Mar 8, 2015

Pop Power

Contact television series.
It finally happened. For the past two years, the most visited page from this blog has been Contact: Coda, but now that post has been overtaken by my Promethean Rorschach Test. This is a great disturbance in the force.

I've never seen the film Prometheus. I have no intention of ever sitting through that movie. I only blogged about Prometheus because I like the general idea of science fiction stories about aliens who came to Earth long ago and who helped bring the human species into existence.

Elizabeth Shaw
My problem with Prometheus is that I can't enjoy horror movies. I love the science fiction genre, but I'm sickened by Hollywood's penchant for endlessly contaminating science fiction with horror.

Pop Culture
I admit: I don't "get" pop culture. Sure, if you blow up enough spaceships and kill enough hapless redshirts and parade around a cute actress in her underwear you have a movie trailer and then a few million people will show up at the cineplex to eat popcorn and sit through your movie. Oh, well, I suppose it must be more than just a few million folks who see something in Prometheus that I just don't understand.

Cognitive dissonance: "What?
A Hollywood film based on a novel
that was written by a Ph.D.?
I suppose it is inevitable that there will be a $equel to Prometheu$. No my$tery there. However, I have zero interest in the burning question: how many tummy and chest-bursting aliens can Ridley Scott parade across the big screen? For me, one was too many.

Carl Sagan
Speaking of sequels, why can't Hollywood ever make meaningful sequels? The movie Contact only got part way through Sagan's novel, so why not make a Contact sequel? Answer: hell has not yet frozen over.

So it is up to us to entertain ourselves with additional Carl Sagan stories. Currently, I'm conspiring to insert Sagan into my science fiction obsession, the Exode Trilogy. In the first two chapters of Star Dance, I've introduced the idea of a mysterious Earthling who is expected to arrive on the planet Tar'tron, in the Galactic Core.

The Dancing Earth
Star Dance (A.K.A. The Dancing Earth) is my attempt to bring together in one story Isaac Asimov, Jack Vance and Carl Sagan. The origins of this effort can be traced back several years to when I created a fan fiction sequel to Asimov's Foundation and Earth.

I could not stand the idea that Asimov died before he was able to find a way to continue his Foundation Saga past the dramatic revelations at the end of Foundation and Earth. I took the liberty to write Asimov himself into Foundations of Eternity.

When I discovered how much fun it was to have Asimov as a character in the Exode Trilogy, I went ahead and imagined that in a previous Reality (what I call the Ekcolir Reality) Jack Vance had a twin brother. The twins (John and Jack) both had writing careers in the Ekcolir Reality, but John managed to slip into the Buld Reality (the world as we know it) and found the Dead Widower Society.

The Mysterious Earthling
Obsidia: waiting for Carl Sagan
In Star Dance, the mysterious Earthling who Obsidia expects to arrive in the Galactic Core is none other than Carl Sagan himself. I've long been intrigued by something that Sagan wrote about (see the start of Chapter 12 in The Demon-Haunted World) in Parade magazine: "Probably a dozen times since their deaths I've heard my mother or  father, in an ordinary, conversational tone of voice, call my name."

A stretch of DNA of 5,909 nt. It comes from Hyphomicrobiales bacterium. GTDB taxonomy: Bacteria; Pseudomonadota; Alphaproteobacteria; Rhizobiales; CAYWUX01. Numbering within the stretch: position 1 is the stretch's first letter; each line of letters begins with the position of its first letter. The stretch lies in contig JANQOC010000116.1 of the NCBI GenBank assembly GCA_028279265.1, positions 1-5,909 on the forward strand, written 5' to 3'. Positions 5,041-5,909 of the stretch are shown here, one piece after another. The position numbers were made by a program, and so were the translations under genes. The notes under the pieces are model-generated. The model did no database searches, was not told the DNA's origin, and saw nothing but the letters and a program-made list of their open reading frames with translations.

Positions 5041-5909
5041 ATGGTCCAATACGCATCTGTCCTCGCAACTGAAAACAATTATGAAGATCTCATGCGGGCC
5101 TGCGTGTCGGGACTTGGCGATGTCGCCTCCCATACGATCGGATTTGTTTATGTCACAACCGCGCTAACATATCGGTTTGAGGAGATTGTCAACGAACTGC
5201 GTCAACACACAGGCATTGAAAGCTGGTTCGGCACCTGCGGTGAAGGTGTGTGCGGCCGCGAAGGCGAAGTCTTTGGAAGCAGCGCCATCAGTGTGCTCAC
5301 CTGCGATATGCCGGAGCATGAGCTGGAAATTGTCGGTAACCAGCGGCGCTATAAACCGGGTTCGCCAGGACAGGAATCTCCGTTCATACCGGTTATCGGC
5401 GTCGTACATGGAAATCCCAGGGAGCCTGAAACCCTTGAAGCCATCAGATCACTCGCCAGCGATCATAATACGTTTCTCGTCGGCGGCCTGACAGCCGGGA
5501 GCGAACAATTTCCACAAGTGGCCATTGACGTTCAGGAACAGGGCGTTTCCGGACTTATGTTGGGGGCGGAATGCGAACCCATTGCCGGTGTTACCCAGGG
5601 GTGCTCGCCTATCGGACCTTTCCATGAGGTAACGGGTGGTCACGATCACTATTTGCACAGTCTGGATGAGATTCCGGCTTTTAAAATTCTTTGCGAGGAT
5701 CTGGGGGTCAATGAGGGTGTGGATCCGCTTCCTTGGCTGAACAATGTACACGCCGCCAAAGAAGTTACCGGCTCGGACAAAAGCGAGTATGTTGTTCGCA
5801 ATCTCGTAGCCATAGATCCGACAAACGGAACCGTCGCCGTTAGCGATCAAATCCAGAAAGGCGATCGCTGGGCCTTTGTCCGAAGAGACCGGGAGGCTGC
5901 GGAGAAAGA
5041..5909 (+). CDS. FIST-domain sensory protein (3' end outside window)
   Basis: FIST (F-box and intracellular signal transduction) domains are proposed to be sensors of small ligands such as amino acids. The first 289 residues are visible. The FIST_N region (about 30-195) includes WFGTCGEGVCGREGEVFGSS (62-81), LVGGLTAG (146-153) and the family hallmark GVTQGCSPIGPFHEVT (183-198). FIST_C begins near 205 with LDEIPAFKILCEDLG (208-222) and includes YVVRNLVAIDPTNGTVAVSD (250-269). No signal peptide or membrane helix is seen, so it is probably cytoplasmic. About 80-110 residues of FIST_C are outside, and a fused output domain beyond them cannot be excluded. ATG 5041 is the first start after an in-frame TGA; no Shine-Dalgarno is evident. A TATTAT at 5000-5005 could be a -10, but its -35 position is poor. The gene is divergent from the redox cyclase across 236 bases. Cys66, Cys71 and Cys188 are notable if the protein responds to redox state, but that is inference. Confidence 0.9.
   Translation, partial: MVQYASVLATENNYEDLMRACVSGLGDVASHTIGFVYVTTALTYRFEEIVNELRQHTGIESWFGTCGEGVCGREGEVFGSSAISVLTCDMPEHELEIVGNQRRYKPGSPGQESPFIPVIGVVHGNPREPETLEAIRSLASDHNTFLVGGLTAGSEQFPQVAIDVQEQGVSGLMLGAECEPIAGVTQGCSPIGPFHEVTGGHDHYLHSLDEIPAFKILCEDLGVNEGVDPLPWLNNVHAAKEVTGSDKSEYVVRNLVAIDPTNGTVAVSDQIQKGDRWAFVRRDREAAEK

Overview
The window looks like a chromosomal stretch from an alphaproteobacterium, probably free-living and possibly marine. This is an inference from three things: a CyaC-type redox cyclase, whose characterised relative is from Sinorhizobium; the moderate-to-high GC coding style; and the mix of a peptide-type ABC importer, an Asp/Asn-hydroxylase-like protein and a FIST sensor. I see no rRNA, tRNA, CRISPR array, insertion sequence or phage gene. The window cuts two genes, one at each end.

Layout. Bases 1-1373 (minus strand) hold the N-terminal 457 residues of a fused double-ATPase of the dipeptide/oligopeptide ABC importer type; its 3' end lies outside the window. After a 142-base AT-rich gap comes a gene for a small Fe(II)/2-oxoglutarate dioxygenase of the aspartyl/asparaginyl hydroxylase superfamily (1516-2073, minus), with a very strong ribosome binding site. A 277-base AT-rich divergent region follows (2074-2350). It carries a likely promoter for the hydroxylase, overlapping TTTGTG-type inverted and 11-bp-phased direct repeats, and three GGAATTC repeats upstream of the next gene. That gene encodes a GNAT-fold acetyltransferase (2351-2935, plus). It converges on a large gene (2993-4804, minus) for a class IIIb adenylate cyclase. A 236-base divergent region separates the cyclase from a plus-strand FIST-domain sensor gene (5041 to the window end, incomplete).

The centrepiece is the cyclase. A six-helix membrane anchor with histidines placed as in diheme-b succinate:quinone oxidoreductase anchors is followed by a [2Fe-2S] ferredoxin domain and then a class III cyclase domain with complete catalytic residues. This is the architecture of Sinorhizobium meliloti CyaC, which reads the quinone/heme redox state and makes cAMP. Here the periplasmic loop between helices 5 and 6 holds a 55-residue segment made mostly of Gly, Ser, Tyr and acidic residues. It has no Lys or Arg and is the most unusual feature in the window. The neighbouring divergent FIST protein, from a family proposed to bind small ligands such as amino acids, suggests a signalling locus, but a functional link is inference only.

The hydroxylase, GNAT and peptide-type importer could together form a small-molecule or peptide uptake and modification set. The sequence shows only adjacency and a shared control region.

In the Exode Trilogy, telepathy evolved naturally on Earth, but I follow in the footsteps of Asimov and Vance and imagine that human telepathic powers were limited and mostly unconscious. What if Sagan had a particularly large dose of telepathic power? And what if there were "aliens" lurking on Earth who had the technological means to "boost" the latent telepathic ability of people like Sagan?

The Hortensia Opera Company
The "problem" is, during the 20th century, Earth was carefully monitored and efforts were made to keep aliens from interfering in the course of events on Earth. However, for Star Dance, I imagine that Ghyl Travoke and his partner Bet Pliqua are sent back through time to 1901 and they become Carl Sagan's "grandparents" (well, it is actually a little more complicated than that!).

Later, after Carl Sagan's "parents" are both dead, Ghyl and Bet are still able to contact Carl and help him find his way to Tar'tron.

"The fairest thing we can experience is the mysterious"
Two Einsteins: 1891
In 2012 I toyed with the idea of some special connection between Elsa Einstein and her cousin Albert. As cousins, Elsa and Albert knew each other as children. When Albert was 40, he married Elsa (1919), but I imagined that something unusual happened to Elsa in 1910, allowing her to remember a suppressed memory and prompting her to write to Albert.

Dualities: wave/particle, gravity/acceleration
Meanwhile, in New York City, Ghyl and Bet have successfully assembled the genetic material for a new Earthling, "the mysterious Earthling" who must travel to Tar'tron and discover the Buldoon Arques. Having completed her mission in New York, Bet "dies" in 1909 and moves to Europe. Bet must remind Elsa to get in contact with Albert...she had not written to Albert since 1902. In 1902, when Ghyl and Bet sent Lieserl to the Core, they had also made use of Elsa to get Albert thinking about the idea that light can behave like quanta of energy.

Gravitational lens; Hubble Space Telescope
Space Dance
In 1910, Albert has one more task to complete before the Buld Reality, the world as we know it, can come into existence. Bet again makes use of Elsa to guide Albert's thinking towards a general theory of relativity. Bet arranges for Elsa to invite Albert to a performance by the Ballets Russes and Bet is able to shape an analogy between dance and gravitational lensing in Albert's mind.

Next: the theory of Temporal Amplification
More covers and posters.

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